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When you're ripping up the short course in your Polaris General, you need to be focused on the track, not your communication device. Most riders don't have the bandwidth to muti-task on the track, yet still want the ability to communicate with others around them. There could be an unknown obstacle ahead, or your machine could be faulty. Whatever the reason, it's always good to have a line of communication with your team, especially if you're racing competitively. You never know what could happen, and if you are isolated in your General without a properly functioning Off-Road short course communication system, you might lose precious seconds, or your front a-arm. Weather you're at the second round of the stadium short course series at Glen Helen raceway or doing a little short course racing action at Fox Raceway in Pala, don't hit the track or trail without a short course communication system.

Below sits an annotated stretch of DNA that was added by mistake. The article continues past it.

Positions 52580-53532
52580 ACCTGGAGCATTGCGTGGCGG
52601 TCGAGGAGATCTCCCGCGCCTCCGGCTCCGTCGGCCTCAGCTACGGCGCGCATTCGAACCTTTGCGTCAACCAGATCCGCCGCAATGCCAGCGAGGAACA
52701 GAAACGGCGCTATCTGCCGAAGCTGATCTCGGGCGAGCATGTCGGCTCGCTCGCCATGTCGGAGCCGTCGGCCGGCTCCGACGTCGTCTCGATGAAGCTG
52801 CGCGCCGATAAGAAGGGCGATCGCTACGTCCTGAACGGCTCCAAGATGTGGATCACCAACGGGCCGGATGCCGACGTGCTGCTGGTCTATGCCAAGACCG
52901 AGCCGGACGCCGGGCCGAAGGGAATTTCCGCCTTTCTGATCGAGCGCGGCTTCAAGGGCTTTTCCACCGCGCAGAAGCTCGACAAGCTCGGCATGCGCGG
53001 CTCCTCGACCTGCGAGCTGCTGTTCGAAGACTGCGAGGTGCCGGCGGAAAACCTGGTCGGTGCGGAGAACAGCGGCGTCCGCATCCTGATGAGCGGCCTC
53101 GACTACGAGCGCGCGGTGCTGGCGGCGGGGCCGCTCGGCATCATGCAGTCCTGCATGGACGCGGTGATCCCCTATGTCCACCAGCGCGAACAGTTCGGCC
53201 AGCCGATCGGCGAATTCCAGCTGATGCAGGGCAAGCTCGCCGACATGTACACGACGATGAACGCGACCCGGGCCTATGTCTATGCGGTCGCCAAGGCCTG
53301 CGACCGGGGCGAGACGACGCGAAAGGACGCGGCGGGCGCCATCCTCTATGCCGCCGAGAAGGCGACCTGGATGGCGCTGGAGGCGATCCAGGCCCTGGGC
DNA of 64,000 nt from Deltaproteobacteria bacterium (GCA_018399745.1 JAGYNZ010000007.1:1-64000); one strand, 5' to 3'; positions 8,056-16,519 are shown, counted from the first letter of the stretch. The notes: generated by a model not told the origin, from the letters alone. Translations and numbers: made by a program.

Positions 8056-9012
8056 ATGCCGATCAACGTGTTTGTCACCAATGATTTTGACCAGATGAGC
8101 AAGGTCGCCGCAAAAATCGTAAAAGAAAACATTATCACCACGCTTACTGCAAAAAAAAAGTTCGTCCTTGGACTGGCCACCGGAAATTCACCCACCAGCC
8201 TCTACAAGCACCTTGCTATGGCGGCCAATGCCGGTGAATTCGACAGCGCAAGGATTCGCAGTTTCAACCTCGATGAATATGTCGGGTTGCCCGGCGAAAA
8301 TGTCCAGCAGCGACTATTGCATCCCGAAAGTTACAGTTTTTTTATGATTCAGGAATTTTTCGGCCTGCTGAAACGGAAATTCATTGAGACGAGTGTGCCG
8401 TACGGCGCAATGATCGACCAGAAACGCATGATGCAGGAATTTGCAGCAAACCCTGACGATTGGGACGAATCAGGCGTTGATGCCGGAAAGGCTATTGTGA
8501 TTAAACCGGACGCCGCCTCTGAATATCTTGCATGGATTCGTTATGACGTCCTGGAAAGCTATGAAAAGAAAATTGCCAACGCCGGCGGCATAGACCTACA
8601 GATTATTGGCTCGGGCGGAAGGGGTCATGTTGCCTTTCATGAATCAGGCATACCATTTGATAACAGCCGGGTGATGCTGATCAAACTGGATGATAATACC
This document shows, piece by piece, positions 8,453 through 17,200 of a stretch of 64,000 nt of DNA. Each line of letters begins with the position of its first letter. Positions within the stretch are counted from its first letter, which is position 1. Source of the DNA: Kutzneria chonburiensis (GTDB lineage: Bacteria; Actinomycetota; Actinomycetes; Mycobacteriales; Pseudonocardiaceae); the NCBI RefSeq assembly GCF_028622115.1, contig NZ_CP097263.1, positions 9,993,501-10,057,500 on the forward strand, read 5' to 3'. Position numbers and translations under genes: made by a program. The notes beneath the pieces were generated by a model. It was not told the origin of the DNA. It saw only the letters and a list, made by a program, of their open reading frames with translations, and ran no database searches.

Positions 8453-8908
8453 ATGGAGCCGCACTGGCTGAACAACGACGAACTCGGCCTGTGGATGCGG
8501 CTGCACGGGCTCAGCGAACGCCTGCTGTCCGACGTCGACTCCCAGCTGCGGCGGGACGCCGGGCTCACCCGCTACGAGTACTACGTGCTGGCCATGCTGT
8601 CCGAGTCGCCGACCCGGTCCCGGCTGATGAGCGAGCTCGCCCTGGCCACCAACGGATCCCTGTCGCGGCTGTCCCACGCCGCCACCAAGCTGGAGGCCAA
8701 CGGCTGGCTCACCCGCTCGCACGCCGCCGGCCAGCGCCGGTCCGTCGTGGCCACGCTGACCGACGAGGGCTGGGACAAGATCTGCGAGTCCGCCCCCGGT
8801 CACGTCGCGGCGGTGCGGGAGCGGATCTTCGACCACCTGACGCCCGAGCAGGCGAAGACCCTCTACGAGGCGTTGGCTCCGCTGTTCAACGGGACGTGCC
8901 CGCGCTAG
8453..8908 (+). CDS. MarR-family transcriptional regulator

No short course buggy is complete without a communication device. And not just any communication device will suffice. A proper short course-specific communication system should come with an in-helmet mic and headset for hands-free functionality -- after all, if you have to push to talk you're losing half of your ability to operate the steering wheel. Lag should also be mitigated in a short course communication system. If it takes five seconds to ge the message across, you may already be meters away from what your team were trying to tell you about. Look at any UTV world champion's setup and you'll find that they all have communication devices in their machines. So do yourself a service and install a short course comm device in your General right away! Sure you might be able to ride alright without one, but you'll never truly excel until you have one.